Beneficiaries should be animate
Instruments should be tools
Patients of “eat” should be edible
Sources and Destinations of “go” should be places.
Sources and Destinations of “give” should be animate.
• Taxanomic abstraction hierarchies or ontologies (e.g.
hypernym links in WordNet) can be used to determine if
such constraints are met.
– “John” is a “Human” which is a “Mammal” which is a
“Vertebrate” which is an “Animate”
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Use of Sectional Restrictions
• Selectional restrictions can help rule in or
out certain semantic role assignments.
– “John bought the car for $21K”
• Beneficiaries should be Animate
• Instrument of a “buy” should be Money
– “John went to the movie with Mary”
• Instrument should be Inanimate
– “John drove Mary to school in the van”
“John drove the van to work with Mary.”
• Instrument of a “drive” should be a Vehicle
7
Selectional Restrictions and
Syntactic Ambiguity
• Many syntactic ambiguities like PP
attachment can be resolved using selectional
restrictions.
– “John ate the spaghetti with meatballs.”
“John ate the spaghetti with chopsticks.”
• Instruments should be tools
• Patients of “eat” must be edible
– “John hit the man with a dog.”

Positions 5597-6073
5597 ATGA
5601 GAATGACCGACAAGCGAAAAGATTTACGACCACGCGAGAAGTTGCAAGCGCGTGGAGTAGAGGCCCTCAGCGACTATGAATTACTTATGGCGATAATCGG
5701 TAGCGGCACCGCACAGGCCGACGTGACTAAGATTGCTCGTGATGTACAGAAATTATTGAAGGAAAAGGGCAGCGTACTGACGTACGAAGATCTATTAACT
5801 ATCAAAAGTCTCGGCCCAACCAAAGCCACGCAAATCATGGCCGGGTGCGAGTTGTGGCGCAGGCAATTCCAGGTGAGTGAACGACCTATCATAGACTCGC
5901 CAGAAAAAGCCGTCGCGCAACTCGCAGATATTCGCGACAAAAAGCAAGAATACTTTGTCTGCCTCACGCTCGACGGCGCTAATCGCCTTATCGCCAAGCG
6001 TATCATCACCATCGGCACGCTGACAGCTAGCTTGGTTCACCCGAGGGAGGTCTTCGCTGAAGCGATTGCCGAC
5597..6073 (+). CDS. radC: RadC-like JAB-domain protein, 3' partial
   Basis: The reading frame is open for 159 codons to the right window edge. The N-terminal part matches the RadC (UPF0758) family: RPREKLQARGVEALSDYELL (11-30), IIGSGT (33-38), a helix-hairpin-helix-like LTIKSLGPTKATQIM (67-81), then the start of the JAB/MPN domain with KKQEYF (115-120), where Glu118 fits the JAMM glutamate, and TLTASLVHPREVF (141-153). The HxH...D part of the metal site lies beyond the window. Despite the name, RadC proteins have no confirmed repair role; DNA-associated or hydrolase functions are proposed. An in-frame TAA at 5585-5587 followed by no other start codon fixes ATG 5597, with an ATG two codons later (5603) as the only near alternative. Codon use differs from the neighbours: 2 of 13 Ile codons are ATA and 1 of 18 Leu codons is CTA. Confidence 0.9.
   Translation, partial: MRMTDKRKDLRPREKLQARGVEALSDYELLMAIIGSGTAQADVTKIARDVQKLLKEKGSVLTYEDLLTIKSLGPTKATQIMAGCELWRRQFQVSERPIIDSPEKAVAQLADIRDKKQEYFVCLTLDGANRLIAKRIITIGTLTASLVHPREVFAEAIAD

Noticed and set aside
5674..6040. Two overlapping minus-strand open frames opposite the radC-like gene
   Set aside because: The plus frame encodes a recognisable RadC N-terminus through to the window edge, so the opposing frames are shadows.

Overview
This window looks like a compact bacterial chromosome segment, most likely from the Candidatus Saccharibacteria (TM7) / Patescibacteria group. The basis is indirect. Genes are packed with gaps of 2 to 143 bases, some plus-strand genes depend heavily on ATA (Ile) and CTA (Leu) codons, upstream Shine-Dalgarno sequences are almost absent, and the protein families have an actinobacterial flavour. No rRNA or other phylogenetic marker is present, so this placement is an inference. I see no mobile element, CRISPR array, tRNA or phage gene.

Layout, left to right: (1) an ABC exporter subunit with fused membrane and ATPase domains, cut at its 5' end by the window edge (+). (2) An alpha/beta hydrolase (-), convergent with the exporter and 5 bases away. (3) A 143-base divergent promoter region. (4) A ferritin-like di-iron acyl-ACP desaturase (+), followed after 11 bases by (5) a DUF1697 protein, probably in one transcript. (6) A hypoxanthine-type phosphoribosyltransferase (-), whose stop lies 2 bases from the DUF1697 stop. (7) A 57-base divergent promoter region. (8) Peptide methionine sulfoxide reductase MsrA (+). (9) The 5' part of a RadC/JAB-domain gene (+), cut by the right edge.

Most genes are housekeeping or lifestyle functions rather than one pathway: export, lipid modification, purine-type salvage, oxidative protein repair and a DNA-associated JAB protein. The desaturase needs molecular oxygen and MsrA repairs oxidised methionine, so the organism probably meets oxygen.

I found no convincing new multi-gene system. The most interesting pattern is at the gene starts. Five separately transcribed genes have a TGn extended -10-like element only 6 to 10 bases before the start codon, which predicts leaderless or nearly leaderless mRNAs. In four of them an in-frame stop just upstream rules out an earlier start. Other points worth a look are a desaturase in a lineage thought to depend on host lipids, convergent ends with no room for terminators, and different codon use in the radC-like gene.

“John hit the man with a hammer.”
• Instruments should be tools
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Selectional Restrictions and
Word Sense Disambiguation
• Many lexical ambiguities can be resolved using
selectional restrictions.
• Ambiguous nouns
– “John wrote it with a pen.”
• Instruments of “write” should be WritingImplements
– “The bat ate the bug.”
• Agents (particularly of “eat”) should be animate
• Patients of “eat” should be edible
• Ambiguous verbs
– “John fired the secretary.”
“John fired the rifle.”
• Patients of DischargeWeapon should be Weapons
• Patients of CeaseEmploment should be Human
9
Empirical Methods for SRL
• Difficult to acquire all of the selectional
restrictions and taxonomic knowledge needed for
SRL.
• Difficult to efficiently and effectively apply
knowledge in an integrated fashion to
simultaneously determine correct parse trees, word
senses, and semantic roles.
• Statistical/empirical methods can be used to
automatically acquire and apply the knowledge
needed for effective and efficient SRL.
10
SRL as Sequence Labeling
• SRL can be treated as an sequence labeling
problem.
• For each verb, try to extract a value for each
of the possible semantic roles for that verb.